The father of U.S. Marine Corps veteran Trevor Reed, who was recently freed from a Russian prison, claims that Senator Ted Cruz (R. TX) was no help in getting his son released and returned home.

Trevor Reed was detained in Moscow back in 2019 for attacking Russian police. During his stay in a Russian prison he sustained a broken rib and contracted COVID-19, his family said.  He was released on April 27 of this year as part of a prisoner exchange between the U.S. and Russia.

via Twitter / @DallasNews

Reed’s father, Joey Reed, told the Dallas Morning News:

“He didn’t do anything.  He’s an embarrassment to the state of Texas, let me just say that. I don’t care what or who runs against him, I will work for their campaign to defeat that son of a b*tch.”

The veteran’s father went on to praise GOP lawmakers who did help, such as Reps. August Pfluger and Michael McCaul, as well as Texas Senator John Cornyn.

Ted Cruz Via Flickr / Gage Skidmore

The paper continues:

“Cruz’s office partly confirms the Reeds’ account. The senator refrained from taking a public stance on Trevor Reed’s captivity out of concern for antagonizing Russian strongman Vladimir Putin. But, aides said, that doesn’t mean he wasn’t working behind the scenes.”

Cruz confirmed that Morning News statement, telling the paper that his decision not to intervene was strategic:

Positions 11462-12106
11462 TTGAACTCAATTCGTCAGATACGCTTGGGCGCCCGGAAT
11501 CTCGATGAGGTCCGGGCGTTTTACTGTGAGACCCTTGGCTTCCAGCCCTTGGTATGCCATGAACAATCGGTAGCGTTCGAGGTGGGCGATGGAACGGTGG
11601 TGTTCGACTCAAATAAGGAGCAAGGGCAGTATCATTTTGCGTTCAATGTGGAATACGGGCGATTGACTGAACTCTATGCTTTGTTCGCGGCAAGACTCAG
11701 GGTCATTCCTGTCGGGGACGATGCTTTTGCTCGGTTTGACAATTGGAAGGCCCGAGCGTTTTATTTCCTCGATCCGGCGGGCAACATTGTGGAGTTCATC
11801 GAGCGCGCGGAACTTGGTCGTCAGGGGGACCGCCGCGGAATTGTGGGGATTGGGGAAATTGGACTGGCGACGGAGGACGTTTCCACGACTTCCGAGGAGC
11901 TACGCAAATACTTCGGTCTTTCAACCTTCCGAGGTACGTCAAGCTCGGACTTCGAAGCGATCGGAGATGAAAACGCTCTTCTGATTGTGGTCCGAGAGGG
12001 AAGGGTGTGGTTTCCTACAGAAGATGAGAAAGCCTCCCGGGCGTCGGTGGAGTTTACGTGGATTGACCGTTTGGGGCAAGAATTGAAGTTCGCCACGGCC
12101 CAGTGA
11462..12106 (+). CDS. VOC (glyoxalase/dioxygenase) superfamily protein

“We were repeatedly advised by Administration officials that my taking a public role in this specific case would be counterproductive, and that because of my role fighting to stop the Nord Stream 2 pipeline, leaders in Russia may well have linked the two issues. That would have endangered Trevor and delayed his release.”

Ted Cruz via Flickr / Gage Skidmore

Joey Reed claims that he reached out to Cruz’s offices multiple times to plead for help, but was told by a Cruz aid that speaking out would “hurt your son.”

After his son was finally released, Reed said that he did finally received a call from the Senator:

“And I told him right on the phone, I said, ‘Where have you been for the last two and a half years?’ I hit him point blank: ‘We are not appreciative.’ He said, ‘Well, anything I can do,’ and I said, ‘We said we needed your help two and a half years ago, not now.’”

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Christopher Powell